Criticism over doctored Nancy Pelosi video
The U.S. tech company has been grappling with how to handle the rise of deepfakes after facing criticism last year for refusing to remove a doctored video of House Speaker Nancy Pelosi slurring her words, which was viewed more than three million times. Experts said the crudely edited clip was more of a "cheap fake" than a deepfake.
Then, a pair of artists posted fake footage of Facebook CEO Mark Zuckerberg showing him gloating over his one-man domination of the world. Facebook also left that clip online. The company said at the time that neither video violated its policies.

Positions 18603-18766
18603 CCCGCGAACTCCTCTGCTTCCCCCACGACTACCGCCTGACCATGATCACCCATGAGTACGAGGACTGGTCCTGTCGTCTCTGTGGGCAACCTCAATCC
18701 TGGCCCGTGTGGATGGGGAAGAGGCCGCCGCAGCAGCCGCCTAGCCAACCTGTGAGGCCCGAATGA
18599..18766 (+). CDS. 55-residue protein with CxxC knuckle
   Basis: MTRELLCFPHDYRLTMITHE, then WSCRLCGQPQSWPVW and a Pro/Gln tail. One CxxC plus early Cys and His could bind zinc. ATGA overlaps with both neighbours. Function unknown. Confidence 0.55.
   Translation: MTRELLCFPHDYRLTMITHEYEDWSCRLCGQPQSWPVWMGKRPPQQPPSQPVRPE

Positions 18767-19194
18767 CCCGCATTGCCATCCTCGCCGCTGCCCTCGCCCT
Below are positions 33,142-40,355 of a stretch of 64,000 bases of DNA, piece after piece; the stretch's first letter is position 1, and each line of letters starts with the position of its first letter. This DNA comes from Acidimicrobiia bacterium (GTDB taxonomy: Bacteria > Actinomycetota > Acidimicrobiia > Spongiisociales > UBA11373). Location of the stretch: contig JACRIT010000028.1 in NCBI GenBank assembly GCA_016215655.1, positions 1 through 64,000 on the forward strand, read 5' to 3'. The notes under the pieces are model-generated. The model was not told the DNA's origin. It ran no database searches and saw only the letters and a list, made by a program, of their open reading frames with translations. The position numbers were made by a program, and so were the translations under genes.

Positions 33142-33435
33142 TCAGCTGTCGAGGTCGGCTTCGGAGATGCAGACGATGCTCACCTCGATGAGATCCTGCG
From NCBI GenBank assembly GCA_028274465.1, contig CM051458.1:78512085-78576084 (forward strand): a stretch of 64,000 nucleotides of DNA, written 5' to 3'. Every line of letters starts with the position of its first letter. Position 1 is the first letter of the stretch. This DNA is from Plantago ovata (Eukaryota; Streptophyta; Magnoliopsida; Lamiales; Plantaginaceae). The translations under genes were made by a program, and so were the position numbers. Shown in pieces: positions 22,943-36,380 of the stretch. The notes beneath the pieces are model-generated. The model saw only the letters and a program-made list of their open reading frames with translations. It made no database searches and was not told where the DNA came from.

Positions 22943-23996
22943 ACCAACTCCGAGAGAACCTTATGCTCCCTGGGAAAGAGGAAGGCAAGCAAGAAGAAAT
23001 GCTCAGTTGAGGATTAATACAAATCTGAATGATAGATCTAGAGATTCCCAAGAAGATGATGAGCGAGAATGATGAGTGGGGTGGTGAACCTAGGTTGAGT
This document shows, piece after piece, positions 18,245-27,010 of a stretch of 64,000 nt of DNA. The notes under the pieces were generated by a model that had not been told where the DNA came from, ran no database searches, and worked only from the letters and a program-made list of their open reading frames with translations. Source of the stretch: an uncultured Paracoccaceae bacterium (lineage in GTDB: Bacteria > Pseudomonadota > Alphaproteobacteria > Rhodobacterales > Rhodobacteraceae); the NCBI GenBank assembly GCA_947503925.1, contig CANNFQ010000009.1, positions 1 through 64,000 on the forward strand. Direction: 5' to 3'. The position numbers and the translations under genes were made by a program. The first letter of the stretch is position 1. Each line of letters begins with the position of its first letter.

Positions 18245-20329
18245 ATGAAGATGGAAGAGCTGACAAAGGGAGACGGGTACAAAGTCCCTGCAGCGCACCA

The problem of altered videos is taking on increasing urgency as experts and lawmakers try to figure out how to prevent deepfakes from being used to interfere with U.S. presidential elections in November.
Facebook said any videos that don't meet existing standards for removal can still be reviewed by independent third-party fact-checkers. Those deemed false will be flagged as such to anyone trying to share or view them, which Bickert said was a better approach than just taking them down.
"If we simply removed all manipulated videos flagged by fact-checkers as false, the videos would still be available elsewhere on the internet or social media ecosystem," Bickert said.
"By leaving them up and labelling them as false, we're providing people with important information and context."
© CBC News